FROM PARIS: Cool and crisp winter days in Paris, who can complain about a working visit to the City of Light? A few years since my last stay, the cobblestone streets are familiar, the gorgeous architecture and skyline never change; unlike New York or San Francisco, and now even London, where glassy green high rise buildings compete with each other for a sliver of space. Baron Haussmann, the supreme civic planner under Napoleon, ravaged and rebuilt Paris for years perfecting the wide avenues, planting thousands of trees, creating an unrivaled beautiful city. The exchange rate has bounced dramatically, but for all the glamour, elegance, divine restaurants, marvelous museums, what other city compares with Paris?
Ultimately, what matters the most, is what you do once you reach your destination.
And with the recent refurbishing and reopening of Ritz Paris, I was thrilled to visit and enjoy the posh elegant Ritz once again. From the exterior, it is exactly the same, wonderful for those of us who like tradition and continuity. Hard to notice, but the entrance has been widened and is spanned with upper windows which floods airy light into the mezzanine and its now 18-foot high ceilings.
Although modern touches have been added, the historic classically elegant interiors pop with fresh pale spring accents with the original cream dominated color scheme. A good amount of the original classical Empire furniture and furnishings were refurbished, the massive crystal chandeliers sparkle, new mirror television technology has been added, touch pad to manage ac, lights, drapes, all at the stroke of a finger.
Of course, I was dying to see the newly redone suites including the Coco Chanel Suite. Original Imperial Suite and the Prestige Suites have been dedicated to former residents, including F. Scott Fitzgerald and Maria Callas. I wasn’t disappointed with the Chanel suite; it is decorated in pale taupe with black accents, an elegant simplicity, just as we remember Ms. Chanel, who resided here from 1937-71. Imagine, the stories these walls could share. A guest book would list Marcel Proust, the Duke of Windsor and Wallis Simpson, Ernest Hemingway, who claimed he liberated the hotel after the Second World War. Using the bar as a base, he did write here and make it a home, the bar was named after him in 1994; the famous Ritz barman, Colin Field, who is almost as well known as Hemingway, took it on to procure Hemingway’s original letters on Ritz letterhead to his then wife.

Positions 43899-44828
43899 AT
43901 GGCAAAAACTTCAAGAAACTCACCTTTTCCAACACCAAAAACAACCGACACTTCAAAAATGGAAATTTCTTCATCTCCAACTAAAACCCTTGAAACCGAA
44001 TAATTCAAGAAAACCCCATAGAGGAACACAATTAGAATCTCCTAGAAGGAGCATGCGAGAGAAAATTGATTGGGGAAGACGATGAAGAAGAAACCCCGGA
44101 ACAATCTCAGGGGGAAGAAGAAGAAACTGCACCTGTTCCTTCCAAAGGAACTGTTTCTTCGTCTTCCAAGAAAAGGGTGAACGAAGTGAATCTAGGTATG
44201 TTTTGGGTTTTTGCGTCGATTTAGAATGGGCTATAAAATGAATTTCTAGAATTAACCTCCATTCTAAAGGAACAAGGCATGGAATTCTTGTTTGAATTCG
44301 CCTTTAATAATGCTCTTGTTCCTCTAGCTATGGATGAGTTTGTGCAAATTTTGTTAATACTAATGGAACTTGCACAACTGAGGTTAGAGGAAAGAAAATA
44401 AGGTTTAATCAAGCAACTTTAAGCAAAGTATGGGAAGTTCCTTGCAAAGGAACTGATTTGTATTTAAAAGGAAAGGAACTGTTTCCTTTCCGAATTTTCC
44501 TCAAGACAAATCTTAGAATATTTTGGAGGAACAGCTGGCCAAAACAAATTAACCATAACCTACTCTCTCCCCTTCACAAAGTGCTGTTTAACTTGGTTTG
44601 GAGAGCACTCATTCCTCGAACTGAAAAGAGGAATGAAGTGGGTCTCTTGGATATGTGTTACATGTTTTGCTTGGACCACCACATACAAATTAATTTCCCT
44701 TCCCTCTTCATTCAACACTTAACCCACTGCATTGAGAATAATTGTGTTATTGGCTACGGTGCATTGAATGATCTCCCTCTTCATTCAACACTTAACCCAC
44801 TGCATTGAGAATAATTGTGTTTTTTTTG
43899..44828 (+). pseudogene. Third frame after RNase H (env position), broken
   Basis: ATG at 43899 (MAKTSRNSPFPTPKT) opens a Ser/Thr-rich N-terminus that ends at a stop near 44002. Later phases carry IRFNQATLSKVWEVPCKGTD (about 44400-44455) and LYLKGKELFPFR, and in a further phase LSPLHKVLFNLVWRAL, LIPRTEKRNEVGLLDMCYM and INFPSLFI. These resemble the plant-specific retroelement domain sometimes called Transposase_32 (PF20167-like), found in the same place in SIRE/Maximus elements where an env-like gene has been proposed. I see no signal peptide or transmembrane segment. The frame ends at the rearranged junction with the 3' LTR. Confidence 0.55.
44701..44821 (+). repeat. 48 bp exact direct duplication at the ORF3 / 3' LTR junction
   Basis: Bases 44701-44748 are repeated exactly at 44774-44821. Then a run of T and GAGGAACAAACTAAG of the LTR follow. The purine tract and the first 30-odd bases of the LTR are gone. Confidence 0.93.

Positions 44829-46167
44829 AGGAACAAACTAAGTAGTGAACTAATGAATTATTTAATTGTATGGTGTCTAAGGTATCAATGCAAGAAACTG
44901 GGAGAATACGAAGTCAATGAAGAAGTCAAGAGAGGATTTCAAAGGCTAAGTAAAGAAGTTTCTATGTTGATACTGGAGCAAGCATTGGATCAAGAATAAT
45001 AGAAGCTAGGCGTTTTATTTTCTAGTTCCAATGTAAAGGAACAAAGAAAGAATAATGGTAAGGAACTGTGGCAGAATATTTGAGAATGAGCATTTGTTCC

Ernest Hemingway once wrote in a letter to his friend, “When I dream of afterlife in heaven, the action always takes place in the Paris Ritz.” We could all share the same sentiment.
Reducing the number of rooms allowed for larger bathrooms, keeping the gilded swan taps and the maid and valet call pulls near the tub. The Ritz claims they invented the massive gilt switch that turns off all suite lights, and that remains as a nod to the past.
A few new additions, Salon Proust a beautiful room intended for afternoon tea or a guest library. Of course madelines de Proust are served as well as billberry tarts and other savories. The once lovely garden café has been topped with an arched glass roof, providing a comfy light filled place for afternoon tea and lunch. The garden has been expanded just off the café and it resembles a small Ritz park, more than two dozen linden trees, personally these trees remind me most of Parisian streets. In summer the garden flourishes with beds of blooming white roses and walls of climbing ivy.
Also new is the stunning Chanel Spa – Oh my, it is the perfect embodiment of Chanel. Classic, clean lines punctuated by dramatic pops of black glass.
The Piscine retained the beautiful turquoise mosaic in a newly designed stunning Art Deco style, it is breathtaking and a oasis of calm.
The Ritz was always known for mastering the fine art of luxury and the Grande Dame debut is very reassuring – everything has changed, but nothing has changed!